Will holding money in an UTMA account hurt our chances at financial aid?April 6, 2012: 5:05 AM ET
I have an UTMA account that I started for my son to pay for college before the days of the 529 plan. He will be 16 next month, and I'm concerned about how colleges will consider this money when we apply for financial aid. Can and should I liquidate the funds in the UTMA account and transfer them to a 529 plan? What can I do with the UTMA account so that it doesn't hurt us when financial aid time comes around in two years?—Name withheld, Laurel, Md.
You have a valid concern about the effect that your son's Uniform Transfers to Minors Act (UTMA) account might have on his financial aid: In calculating aid, assets held in his name can be weighted more heavily than if they were held in a 529 account or another account in a parent's name. To get an idea of how much effect it might have (and whether you would qualify for financial aid in the first place), use the Finaid.org FAFSA estimator and see how moving around the money might affect your family's expected contribution.
If there is no change in your expected family contribution, then you're probably better off leaving it in the UTMA, where at least some of the income and capital gains might be taxed at your child's presumably lower rate.
Moving it to a 529 plan is probably a good strategy so long as you're sure the money will go toward your child's college costs. If not, withdrawal of earnings will be taxed as ordinary income and be subject to a 10% penalty. Additionally, to address the issue of taking something that's owned by your child (the UTMA) and moving it into something you own (a 529), transfer the funds into what's known as a custodial 529. With a custodial 529 plan, the account owner is the custodian until the beneficiary reaches the age of majority (either 18 or 21). At that point, the beneficiary takes ownership of the 529 plan directly. As with a 529 plan owned by a parent, your child still gets the advantages of tax-free growth and favorable financial aid treatment.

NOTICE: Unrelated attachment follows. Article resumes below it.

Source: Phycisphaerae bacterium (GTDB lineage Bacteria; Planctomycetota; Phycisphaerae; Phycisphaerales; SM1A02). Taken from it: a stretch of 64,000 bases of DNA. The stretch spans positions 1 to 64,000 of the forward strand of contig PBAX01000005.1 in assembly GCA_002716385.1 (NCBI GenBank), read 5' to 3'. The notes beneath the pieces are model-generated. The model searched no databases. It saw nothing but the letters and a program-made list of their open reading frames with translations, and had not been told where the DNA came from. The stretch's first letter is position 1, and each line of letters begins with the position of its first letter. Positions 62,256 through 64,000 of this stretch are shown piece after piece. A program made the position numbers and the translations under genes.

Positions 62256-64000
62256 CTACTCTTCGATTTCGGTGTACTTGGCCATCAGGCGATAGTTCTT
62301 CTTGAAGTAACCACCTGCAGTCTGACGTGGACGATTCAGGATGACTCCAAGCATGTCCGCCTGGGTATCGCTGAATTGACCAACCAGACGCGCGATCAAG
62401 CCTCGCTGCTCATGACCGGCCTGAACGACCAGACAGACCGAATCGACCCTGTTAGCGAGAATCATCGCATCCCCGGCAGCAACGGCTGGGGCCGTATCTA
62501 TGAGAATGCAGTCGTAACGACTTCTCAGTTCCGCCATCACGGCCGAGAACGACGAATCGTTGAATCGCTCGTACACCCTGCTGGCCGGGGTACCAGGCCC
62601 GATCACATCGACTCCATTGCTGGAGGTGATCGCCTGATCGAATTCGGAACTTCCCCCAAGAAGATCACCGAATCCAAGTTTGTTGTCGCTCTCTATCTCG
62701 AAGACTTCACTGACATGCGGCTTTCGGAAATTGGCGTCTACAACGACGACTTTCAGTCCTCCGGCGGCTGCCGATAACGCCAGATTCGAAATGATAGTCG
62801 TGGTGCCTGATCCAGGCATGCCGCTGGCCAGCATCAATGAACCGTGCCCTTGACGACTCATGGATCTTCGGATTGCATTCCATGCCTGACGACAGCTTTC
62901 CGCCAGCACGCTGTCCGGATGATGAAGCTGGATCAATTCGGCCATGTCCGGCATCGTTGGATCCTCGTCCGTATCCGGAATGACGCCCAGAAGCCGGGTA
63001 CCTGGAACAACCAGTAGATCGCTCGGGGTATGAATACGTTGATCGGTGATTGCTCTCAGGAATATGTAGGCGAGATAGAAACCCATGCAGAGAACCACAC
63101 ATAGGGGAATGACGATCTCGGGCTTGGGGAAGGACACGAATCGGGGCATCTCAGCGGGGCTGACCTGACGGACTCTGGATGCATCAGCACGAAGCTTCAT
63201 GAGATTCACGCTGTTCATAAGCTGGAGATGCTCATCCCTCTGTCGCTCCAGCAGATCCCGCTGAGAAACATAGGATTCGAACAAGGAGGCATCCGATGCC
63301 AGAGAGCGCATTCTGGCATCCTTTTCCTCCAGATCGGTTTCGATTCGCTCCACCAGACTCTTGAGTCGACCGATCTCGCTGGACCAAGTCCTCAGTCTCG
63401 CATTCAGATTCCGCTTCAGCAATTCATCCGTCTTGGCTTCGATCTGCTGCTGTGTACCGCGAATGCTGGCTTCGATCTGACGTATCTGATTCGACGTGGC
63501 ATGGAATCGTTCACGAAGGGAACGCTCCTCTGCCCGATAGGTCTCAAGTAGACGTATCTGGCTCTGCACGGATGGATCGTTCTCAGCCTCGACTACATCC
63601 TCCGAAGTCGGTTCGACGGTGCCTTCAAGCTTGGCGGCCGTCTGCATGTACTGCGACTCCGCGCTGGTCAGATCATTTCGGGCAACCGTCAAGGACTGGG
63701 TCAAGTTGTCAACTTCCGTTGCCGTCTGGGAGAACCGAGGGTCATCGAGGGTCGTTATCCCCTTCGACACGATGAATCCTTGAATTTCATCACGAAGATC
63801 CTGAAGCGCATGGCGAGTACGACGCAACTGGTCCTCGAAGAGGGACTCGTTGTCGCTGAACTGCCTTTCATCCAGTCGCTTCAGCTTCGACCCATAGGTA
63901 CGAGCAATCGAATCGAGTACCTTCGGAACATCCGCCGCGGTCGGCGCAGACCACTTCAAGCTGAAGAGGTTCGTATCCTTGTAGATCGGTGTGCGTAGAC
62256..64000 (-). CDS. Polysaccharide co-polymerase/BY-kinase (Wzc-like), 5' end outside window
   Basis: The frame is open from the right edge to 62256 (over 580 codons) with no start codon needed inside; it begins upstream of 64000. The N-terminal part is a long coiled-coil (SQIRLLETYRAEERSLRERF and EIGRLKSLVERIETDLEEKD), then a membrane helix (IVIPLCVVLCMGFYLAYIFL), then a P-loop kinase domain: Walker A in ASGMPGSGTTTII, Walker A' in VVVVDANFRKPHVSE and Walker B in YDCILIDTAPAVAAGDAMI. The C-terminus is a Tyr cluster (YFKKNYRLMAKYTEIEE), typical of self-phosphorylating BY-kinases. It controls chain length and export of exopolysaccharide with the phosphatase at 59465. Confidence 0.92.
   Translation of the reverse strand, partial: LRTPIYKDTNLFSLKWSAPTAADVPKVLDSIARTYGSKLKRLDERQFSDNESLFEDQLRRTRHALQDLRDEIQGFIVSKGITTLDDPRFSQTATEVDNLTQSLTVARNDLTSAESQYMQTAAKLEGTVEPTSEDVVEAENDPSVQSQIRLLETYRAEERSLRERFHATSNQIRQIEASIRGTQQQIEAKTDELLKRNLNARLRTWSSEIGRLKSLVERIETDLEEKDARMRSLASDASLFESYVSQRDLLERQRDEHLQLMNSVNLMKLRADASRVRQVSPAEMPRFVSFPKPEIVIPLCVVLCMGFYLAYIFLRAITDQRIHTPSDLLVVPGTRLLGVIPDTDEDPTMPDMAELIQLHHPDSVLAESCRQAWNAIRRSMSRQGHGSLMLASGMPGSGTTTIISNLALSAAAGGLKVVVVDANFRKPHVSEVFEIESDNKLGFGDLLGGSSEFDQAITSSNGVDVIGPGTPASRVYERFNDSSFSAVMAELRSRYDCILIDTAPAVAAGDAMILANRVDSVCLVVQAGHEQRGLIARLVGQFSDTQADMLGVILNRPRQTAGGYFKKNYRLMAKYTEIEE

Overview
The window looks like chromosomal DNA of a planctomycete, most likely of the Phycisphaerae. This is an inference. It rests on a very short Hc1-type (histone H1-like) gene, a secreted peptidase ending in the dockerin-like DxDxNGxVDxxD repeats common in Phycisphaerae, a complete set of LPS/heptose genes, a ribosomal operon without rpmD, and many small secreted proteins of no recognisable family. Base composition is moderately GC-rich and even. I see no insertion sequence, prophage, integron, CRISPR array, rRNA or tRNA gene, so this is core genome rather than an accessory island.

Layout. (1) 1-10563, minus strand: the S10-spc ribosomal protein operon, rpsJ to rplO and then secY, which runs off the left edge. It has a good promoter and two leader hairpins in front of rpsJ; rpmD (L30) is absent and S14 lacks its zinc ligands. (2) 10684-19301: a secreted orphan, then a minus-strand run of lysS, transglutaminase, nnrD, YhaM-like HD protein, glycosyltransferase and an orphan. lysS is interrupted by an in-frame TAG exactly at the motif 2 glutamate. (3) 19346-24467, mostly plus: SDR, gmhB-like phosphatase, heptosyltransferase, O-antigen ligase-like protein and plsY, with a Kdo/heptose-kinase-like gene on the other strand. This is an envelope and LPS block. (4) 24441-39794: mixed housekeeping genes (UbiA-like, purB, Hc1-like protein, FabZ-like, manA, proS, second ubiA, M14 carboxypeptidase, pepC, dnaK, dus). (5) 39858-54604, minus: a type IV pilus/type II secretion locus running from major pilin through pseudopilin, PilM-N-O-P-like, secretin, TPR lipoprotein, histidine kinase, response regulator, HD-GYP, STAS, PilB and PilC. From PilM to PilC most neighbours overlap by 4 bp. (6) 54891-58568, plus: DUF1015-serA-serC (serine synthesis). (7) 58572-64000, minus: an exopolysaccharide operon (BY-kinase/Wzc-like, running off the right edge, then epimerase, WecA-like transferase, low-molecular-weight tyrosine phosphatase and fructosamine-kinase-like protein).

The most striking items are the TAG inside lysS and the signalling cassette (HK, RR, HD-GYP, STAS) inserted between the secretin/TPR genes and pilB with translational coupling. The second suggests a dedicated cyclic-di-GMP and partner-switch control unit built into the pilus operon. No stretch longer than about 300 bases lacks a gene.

Another catch: Contributions to 529 plans have to be in cash, says Evanston, Ill. financial planner Danielle Schultz. So you should check whether you have to liquidate investments in the UTMA before you transfer any money, and pay attention to any tax hit that might result.
There's another option: If your child incurs expenses such as private school tuition, you can pay those with funds from the UTMA, drawing down the account, and then use your own assets to pay for college.
-- Jeff Wuorio
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